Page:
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19: The Civil War

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After the Tudors came the Stuarts. The Tudors did what their people wanted; the king and the people, between them, crushed the nobles. The Stuarts did what they thought right, and they did not try to please the people. Under the Tudors, there was harmony between Crown and Parliament; and Elizabeth left a prosperous people with strong views about their rights and their religion. But James I., and especially his son Charles I., tried to change law and religion. From the Tudor period of unity, then, we come to the Stuart period of strife.

From 1603 to 1642 the struggle went on in Parliament. The Welsh Members nearly all supported the king, and the Welsh people followed the Welsh gentry in strong loyalty. The most famous Welshman of the period was John Williams, who became Archbishop of York and Lord Keeper. He was a wise man; he saw that both sides were a little in the wrong; and if any one could have kept the peace between them, he could have done it. But the king did not quite trust him, and the Parliament almost despised him; and this happens often to wise men who get between two angry parties.

From 1642 to 1646, the First Civil War was waged. This was a war between the king and the Parliament over taxation, militia, and religion. The south-east, and London especially, were for Parliament; the wilder parts, especially Wales, were for the king. The only important part of Wales that declared for Parliament was the southern part of Pembrokeshire, which had been English ever since the reign of Henry II.

Wales was important to the king for two reasons. For one thing, it could give him an army, and he came, time after time, to get a new one. When he unfurled his flag and began the war at Nottingham in 1642, he came to Shrewsbury, and there five thousand Welshmen joined him. With these and others he marched against London, fighting the battle of Edgehill on the way. While the king made many attempts to get London until 1644, and while the New Model army attacked him between 1645 and 1647, the Welsh fought in nearly all his battles, their infantry suffering heavily in the two greatest battles, Marston Moor and Naseby. The war went on in Wales itself alsoóRupert and Gerard being the chief Royalist leaders, and Middleton and Michael Jones being the chief Parliamentary ones. No great battles were fought, but there were several skirmishes, and much taking and retaking of castles and towns.

Wales was important to the king, also, because it commanded the two ways to Ireland. The King thought, almost to the last, that an Irish army would save him. Welsh garrisons held the two ports for Ireland, Chester and Bristol. Bristol was stormed by a great midnight assault, and Chester was forced to yield. In March 1647 Harlech yielded, and the war came to an end. By that time the king was a prisoner in the hands of the army.

The Second Civil War, in 1648 and 1649, was a struggle between the two sections of the victorious army. The Parliament wished to establish one religion, the army said that every man must be allowed to worship God as he liked. One was called the Presbyterian ideal, the other the Independent. The army was led by Cromwell, and Parliament was overawed. Then the Presbyterian parts rose in revolt- -Kent, Pembrokeshire, and the lowlands of Scotland. The New Model army marched against the Welsh, in order to break the connection between the northern and southern Presbyterians. The Welsh generals were Laugharne, Poyer, and Powell, who had all fought for Parliament in the first war. They were defeated at St Fagans, near Cardiff, and then driven into Pembroke. They determined to hold out to the last within its walls. Cromwell besieged them, and the great feature of the war was the siege of Pembroke. Walls and castles like those of Pembroke had become useless because of gunpowder. But Cromwell could not at once bring his guns so far. His difficulties were increasing daily: the Parliament was trying to come to terms with the king, all Wales around him was disaffected, the Scotch had crossed the border and were marching on London. After many weeks of assaults and desperate defence, the guns came and the old walls were battered down. Pembroke Castle, whose great round tower still stands, had protected William Marshall against Llywelyn and had enabled an important district to remain a "little England beyond Wales," was the last mediaeval castle to take an important part in war. The Scotch were soon defeated at the battle of Preston, and the king was brought to trial and put to death, the death-warrant being signed by two WelshmenóJohn Jones of Merioneth and Thomas Wogan of Cardigan. The date of Charles' execution is January 20, 1649.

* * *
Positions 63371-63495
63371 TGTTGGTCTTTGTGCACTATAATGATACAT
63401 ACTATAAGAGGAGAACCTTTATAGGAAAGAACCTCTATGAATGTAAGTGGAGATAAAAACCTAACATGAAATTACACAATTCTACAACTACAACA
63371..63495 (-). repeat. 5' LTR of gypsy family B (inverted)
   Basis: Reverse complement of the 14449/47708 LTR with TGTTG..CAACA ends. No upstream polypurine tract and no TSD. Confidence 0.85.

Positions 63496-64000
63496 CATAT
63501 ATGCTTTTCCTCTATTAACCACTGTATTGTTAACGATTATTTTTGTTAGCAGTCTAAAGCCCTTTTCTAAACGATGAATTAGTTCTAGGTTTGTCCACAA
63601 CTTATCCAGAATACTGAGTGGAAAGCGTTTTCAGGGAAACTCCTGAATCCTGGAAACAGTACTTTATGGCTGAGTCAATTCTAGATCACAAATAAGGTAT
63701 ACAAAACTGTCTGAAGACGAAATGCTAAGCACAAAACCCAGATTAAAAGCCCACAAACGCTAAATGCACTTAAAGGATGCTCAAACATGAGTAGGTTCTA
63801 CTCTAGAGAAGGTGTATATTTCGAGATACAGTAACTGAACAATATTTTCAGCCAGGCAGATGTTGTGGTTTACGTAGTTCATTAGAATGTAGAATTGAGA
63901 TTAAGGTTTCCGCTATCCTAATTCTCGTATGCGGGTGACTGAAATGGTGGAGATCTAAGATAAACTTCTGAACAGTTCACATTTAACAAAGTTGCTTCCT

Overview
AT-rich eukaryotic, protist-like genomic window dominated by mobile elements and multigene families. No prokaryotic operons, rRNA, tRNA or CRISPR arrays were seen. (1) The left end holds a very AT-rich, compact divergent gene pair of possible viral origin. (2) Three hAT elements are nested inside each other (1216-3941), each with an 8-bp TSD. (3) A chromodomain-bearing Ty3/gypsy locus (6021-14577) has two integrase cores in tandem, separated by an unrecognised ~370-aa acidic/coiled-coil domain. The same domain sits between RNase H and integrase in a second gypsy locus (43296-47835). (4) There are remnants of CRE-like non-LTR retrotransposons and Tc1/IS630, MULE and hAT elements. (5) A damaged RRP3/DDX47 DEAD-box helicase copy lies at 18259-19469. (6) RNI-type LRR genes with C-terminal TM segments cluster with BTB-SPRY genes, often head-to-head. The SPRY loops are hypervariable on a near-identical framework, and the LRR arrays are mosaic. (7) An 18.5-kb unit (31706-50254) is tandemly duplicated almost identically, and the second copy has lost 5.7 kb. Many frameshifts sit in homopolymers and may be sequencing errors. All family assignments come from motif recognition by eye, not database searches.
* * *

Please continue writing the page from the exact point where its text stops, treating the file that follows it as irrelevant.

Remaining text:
The Commonwealth was established immediately, and Wales was looked upon with much distrustóthe Presbyterian parts and the Royalist partsóby the new Government. It was represented in the English Parliaments, it is true, but its representatives were often English, and practically appointed by the Government. When the country was put under the military dictatorship of the major-generals, Harrison was sent to rule Wales.

Honest attempts were made to give it an efficient clergy; but the zeal of Vavasour Powel aroused much opposition. Wales either clung tenaciously to its old religion; or, if it changed it, the changes were extreme. Though the country generally returned to its old life and thought at the Restoration in 1660, much of the new life of the Commonwealth remained: congregations of Independents still met; Quaker ideals survived all persecution; and even the mysticism of Morgan Lloyd permeated the slowly awakening thought of the peasants whom, in his dreams, he saw welcoming the second advent of Christ.


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